* IAEA wants to visit Myanmar
* U.S. think tank says nuclear claims "poorly evidenced"
* Myanmar: no "economic strength" to build such arms
By Fredrik Dahl
VIENNA, Dec 15 The United Nations nuclear
watchdog is seeking to gain access to sites in Myanmar, which
rejected allegations by an exile group last year it was trying
to develop atomic weapons, a diplomat familiar with the issue
Myanmar officials signalled during talks in September that
inspectors of the International Atomic Energy Agency (IAEA)
could come to the southeast Asian nation, which has initiated
radical reforms after decades of authoritarian military rule.
The meeting on the sidelines of the IAEA's member state
conference raised hopes of progress on the issue, the diplomat
added, without specifying which facilities the Vienna-based U.N.
agency may want to see. There was no immediate IAEA comment.
A exile group based in Norway said in mid-2010 that Myanmar
had a secret programme dedicated to developing the means to make
nuclear weapons, following up on similar allegations by
defectors from the then reclusive state.
The IAEA said at the time that it was looking into the
report. Myanmar is a member of both the IAEA and the nuclear
Myanmar's IAEA envoy, Tin Win, said in September the country
did not have "enough economic strength" to develop atomic arms.
It has also previously denied the accusations.
A U.S.-based think tank this week said allegations by the
exile group and defector interviews claiming that Myanmar "had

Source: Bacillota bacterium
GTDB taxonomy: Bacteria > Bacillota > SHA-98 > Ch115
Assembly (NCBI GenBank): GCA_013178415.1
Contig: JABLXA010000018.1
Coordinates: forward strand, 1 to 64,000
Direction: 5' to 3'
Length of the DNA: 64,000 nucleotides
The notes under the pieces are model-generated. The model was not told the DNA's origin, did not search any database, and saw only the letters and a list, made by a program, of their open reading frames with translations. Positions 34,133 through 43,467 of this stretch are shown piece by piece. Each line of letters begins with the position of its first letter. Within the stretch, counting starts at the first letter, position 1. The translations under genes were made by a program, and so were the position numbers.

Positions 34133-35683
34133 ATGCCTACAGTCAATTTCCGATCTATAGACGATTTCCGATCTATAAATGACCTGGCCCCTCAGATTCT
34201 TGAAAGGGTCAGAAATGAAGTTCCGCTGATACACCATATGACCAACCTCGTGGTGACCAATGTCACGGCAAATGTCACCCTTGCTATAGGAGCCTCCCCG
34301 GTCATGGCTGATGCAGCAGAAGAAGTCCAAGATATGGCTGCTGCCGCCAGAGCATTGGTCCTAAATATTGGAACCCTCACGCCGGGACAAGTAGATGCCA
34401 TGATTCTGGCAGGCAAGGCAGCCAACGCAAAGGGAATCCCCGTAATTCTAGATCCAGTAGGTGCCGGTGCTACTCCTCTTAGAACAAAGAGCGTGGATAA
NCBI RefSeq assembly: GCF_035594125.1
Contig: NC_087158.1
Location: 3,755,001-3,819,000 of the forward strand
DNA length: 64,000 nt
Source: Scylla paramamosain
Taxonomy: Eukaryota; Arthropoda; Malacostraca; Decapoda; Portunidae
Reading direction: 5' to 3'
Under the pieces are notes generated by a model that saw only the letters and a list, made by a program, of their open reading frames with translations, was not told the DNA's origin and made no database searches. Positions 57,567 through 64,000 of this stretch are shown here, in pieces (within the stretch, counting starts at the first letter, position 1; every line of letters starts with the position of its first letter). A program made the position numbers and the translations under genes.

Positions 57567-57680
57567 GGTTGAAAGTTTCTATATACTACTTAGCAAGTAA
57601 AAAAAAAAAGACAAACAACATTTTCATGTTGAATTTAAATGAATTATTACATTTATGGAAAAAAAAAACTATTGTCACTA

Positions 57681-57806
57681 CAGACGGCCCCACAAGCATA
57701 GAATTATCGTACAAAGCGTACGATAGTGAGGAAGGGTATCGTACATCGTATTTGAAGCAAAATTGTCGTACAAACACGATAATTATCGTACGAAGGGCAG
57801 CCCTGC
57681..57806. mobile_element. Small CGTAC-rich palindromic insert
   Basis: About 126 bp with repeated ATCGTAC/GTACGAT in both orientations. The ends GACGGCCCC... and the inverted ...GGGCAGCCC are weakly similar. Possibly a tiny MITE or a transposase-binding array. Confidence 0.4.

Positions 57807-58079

or has a nuclear weapons research programme remain
unsubstantiated and poorly evidenced".
But, the Institute for Science and International Security
(ISIS) said: "The international community must remain steadfast
in its calls on (Myanmar) to fully commit to nuclear
non-proliferation objectives and allow full verification of
NORTH KOREA LINKS?
The IAEA is tasked with preventing the spread of atomic
bombs in the world by seeking to make sure that any nuclear
material is not diverted for military purposes.
Myanmar "should answer any questions the IAEA has about its
nuclear activities and illicit procurement efforts relating to
sensitive equipment potentially related to nuclear
applications," ISIS said on its website.
It should also provide information about past transfers and
cooperation with North Korea and explain why it continues to
send students to Russia for training in nuclear and missile
applications, the think tank added.
Last year, a U.N. report suggested that North Korea might
have supplied impoverished Myanmar as well as Iran and Syria
with banned atomic technology.
But most analysts believe Myanmar remains well short of any
goal to acquire nuclear capability, and U.S. officials have
played down fears its ties with North Korea had broadened to
include a nuclear programme.
During a landmark visit two weeks ago, U.S. Secretary of
State Hillary Clinton urged Myanmar to end illicit contacts with
North Korea, which has been trying to build a nuclear arsenal
and which is under international sanctions.
Myanmar later denied it had been cooperating with North
Korea on nuclear technology, the first time it has commented on
speculation that the two states might be working together to
build atomic weapons.
(Editing by Rosalind Russell)